Edison Park has one of Chicago’s finest neighborhood restaurant rows, along Northwest Highway. Elliott’s Seafood Grille, The Curragh Irish Pub, Cafe Touche, and Tavern on the Point all look like fine dining experiences. I’m not a foodie, though, so the restaurant that really caught my eye when I visited Edison Park was the retro Dairy Queen, just across Ozanam Avenue…in the suburbs. (Boo.) “Home of the cone with the curl on top” read the motto under the old-fashioned “Dairy Queen” lettering. Painted above the dining room windows: Hamburgers. Hot Dogs. Fries. Fishwich. I don’t think I’ve seen a Fishwich since I was in a school lunch line.

10. Norwood Park: East and West Circle Drive

The Chicago grid falls apart on the Far Northwest Side. This street, exactly one mile in circumference, was laid out in the late 19th Century, when Norwood Park was an independent village, and hoped to become a resort suburb, like the Frederick Law Olmsted-designed Riverside. Just off the Metra stop, it’s a peaceful route through what looks like the set of a Judy Garland movie: Every charming pre-war home is adorned with an American flag, a St. Patrick High School placard, or both. When Norwood Park held a “Going in Circles” 5K, the course was three laps around the Drive.

11. Jefferson Park: Jefferson Masonic Temple, 5418 W. Gale St.

The Masonic temple in Rogers Park is now occupied by the Hare Krishnas. The temple in Irving Park is a brewpub. Only in Jefferson Park is the temple still a temple. Like most fraternal organizations, the Freemasons are going out of style: Membership has dropped from 4 million in 1959 to 1 million today. They’ve left behind a lot of sturdy brick architecture, though. I belong to a lodge that meets here. My bartender got me in. Half the members are gay, because International Mr. Leather founder Chuck Renslow once belonged, while the other half drive trucks for the city.

Biking through the woods. Photograph: Erin Hooley/Chicago Tribune

12. Forest Glen: Caldwell Woods, West Devon and North Nagle Avenues

Forest Glen is a quasi-suburban neighborhood. Caldwell Woods is a recreational gateway to the suburbs. Here begins the North Branch Trail System, which follows the Chicago River to Golf Road, then splits off and continues through Skokie Lagoons, ending at the Botanic Gardens. Caldwell Woods is closer to the urban core than most Forest Preserves, so it’s a convenient place to cross-country ski. Go to Superdawg when you’re done; it’s right across the street.

13. North Park: Northeastern Illinois University, 5500 N. St. Louis Ave.

North Park is Chicago’s showcase for mid-20th Century architecture — cool jazz set in concrete, brick or stone. So many dry cleaners and doctor’s offices look as though they could have been designed by Minoru Yamasaki, or Mike Brady. The Peterson Avenue Midcentury Modern District, between Pulaski and Oakley avenues, was constructed from the 1950s to the 1970s. Northeastern Illinois settled in North Park in 1961; its campus is a museum of the institutional architecture from an era when higher education was brought to the masses. The administrative offices are wrapped in a honeycomb of buff-colored concrete. The brown, brick Science Building is more brutal than anything Walter Netsch designed for UIC.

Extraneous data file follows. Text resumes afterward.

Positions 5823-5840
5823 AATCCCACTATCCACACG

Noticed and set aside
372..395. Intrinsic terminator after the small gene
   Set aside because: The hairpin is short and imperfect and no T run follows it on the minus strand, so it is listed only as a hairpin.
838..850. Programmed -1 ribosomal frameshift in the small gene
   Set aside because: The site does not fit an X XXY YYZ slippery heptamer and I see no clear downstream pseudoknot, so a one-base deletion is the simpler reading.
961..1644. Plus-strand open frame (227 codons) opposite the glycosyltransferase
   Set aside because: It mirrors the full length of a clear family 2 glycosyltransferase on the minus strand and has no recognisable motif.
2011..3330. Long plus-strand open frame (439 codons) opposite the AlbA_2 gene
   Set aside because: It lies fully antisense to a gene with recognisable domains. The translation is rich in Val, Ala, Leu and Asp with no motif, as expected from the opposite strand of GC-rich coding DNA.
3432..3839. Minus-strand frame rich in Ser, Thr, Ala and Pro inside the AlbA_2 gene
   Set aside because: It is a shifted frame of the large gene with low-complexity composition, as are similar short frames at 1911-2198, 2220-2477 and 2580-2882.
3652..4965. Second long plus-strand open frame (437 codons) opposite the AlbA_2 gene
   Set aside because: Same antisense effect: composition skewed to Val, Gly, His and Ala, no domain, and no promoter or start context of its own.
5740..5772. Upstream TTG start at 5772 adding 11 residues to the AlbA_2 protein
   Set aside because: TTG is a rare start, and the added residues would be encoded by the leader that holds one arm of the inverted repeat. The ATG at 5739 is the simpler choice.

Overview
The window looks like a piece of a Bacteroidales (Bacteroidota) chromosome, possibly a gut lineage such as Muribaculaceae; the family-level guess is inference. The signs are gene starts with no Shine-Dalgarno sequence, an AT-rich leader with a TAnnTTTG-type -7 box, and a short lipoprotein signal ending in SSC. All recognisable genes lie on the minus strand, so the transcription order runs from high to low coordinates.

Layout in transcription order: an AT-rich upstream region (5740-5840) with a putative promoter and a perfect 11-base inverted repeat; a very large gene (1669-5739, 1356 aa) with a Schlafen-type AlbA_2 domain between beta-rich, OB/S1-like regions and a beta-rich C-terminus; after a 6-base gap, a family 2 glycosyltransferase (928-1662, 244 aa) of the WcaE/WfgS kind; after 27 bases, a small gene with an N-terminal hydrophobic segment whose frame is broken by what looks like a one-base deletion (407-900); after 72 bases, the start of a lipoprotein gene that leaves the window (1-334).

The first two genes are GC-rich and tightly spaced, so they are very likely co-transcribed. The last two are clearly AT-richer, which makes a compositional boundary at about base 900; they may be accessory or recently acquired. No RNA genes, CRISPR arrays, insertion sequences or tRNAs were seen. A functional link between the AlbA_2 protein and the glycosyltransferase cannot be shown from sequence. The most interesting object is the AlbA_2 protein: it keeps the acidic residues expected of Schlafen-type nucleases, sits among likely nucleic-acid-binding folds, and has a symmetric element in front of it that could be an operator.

14. Albany Park: River Running Track, 5011 N. Albany Ave. 

Once, if runners wanted to do interval training on the mid-North Side, they had to go to Winnemac Stadium, behind Amundsen High School, which has a cinder track Sir Roger Bannister would have found familiar. Then this Olympic-style baby came along, seven lanes of some springy synthetic material that’s a whole lot faster than those crunchy cinders. Everyone’s times went down.

15. Portage Park: City News Cafe, 4018 N. Cicero Ave. 

Remember newsstands? There used to be one in every neighborhood: wooden boxes from which wizened men sold the Daily Racing Form, the bulldog edition of the Sun-Times, and girlie magazines. (There was once a newsstand on the corner of Chicago and Michigan, next to Walgreens.) Now, if you can’t read something without involving a tree in the transaction, you have to go to Six Corners. When I needed a copy of Publishers Weekly, City News was the only place I could find it.

The most beautiful high school in Chicago. Photograph: Brian Cassella/Chicago Tribune

16. Irving Park: Schurz High School, 3601 N. Milwaukee Ave. 

The question is not whether Schurz is the most beautiful school in Chicago. It is. The question is whether Schurz is the most beautiful building in the city, period. It may be. Majestic and earthy, of the land while transcending it, Schurz is always a striking sight on an unremarkable stretch of Milwaukee Avenue. Dwight H. Perkins, the chief architect of the Chicago Public Schools, designed a Midwestern masterpiece whose bold vertical piers and gabled terra cotta roof, in the warm colors of the Illinois soil, combined elements of Frank Lloyd’s Prairie School and Louis Sullivan’s Chicago School.

Searching for vinyl and more. Photograph: Charles Osgood/Chicago Tribune

17. Dunning: Rolling Stones Records, 7300 W. Irving Park Rd., Norridge

Not technically in Dunning, but if you visit Dunning, cross the street to visit Rolling Stones, the durable independent music store in business since 1971. Rolling Stones is an archive of the last half-century of rock and roll, with lots of Zep, AC/DC, Floyd, G ‘n’ R and Nirvana on vinyl, CD, t-shirt and poster, but not everything is off the WDRV playlist: The staff plays new death metal bands on the stereo system, and staff picks include Black Midi and King Gizzard & the Lizard Wizard.

18. Montclare: Rutherford Sayre Park Fieldhouse, 6871 W. Belden Ave. 

The Rutherford and Sayre families were among the first settlers in Montclare, a neighborhood of historic Victorian homes on the western edge of the city. Thomas Rutherford, the first postmaster, donated the land on which the fieldhouse was built, in 1916. That was a golden age of Chicago architecture, because even municipal architects were trying to imitate Frank Lloyd Wright — successfully, in the case of William C. Jones, who designed this Prairie-style fieldhouse with a low-slung, tiled roof and a sheltered portico.

19. Belmont-Cragin: Polish Food, 3104 N. Central Ave. 

Other Polish restaurants in Chicago have long names, in the Old Country language: Podhalanka, Staropolska. Polish Food cuts right to the chase: This take-out diner’s name is an advertisement of its wares. The food is just as simple and direct: kielbasa, hot dogs, hamburgers, and knysza — pocket bread stuffed with hamburger or chicken and turkey.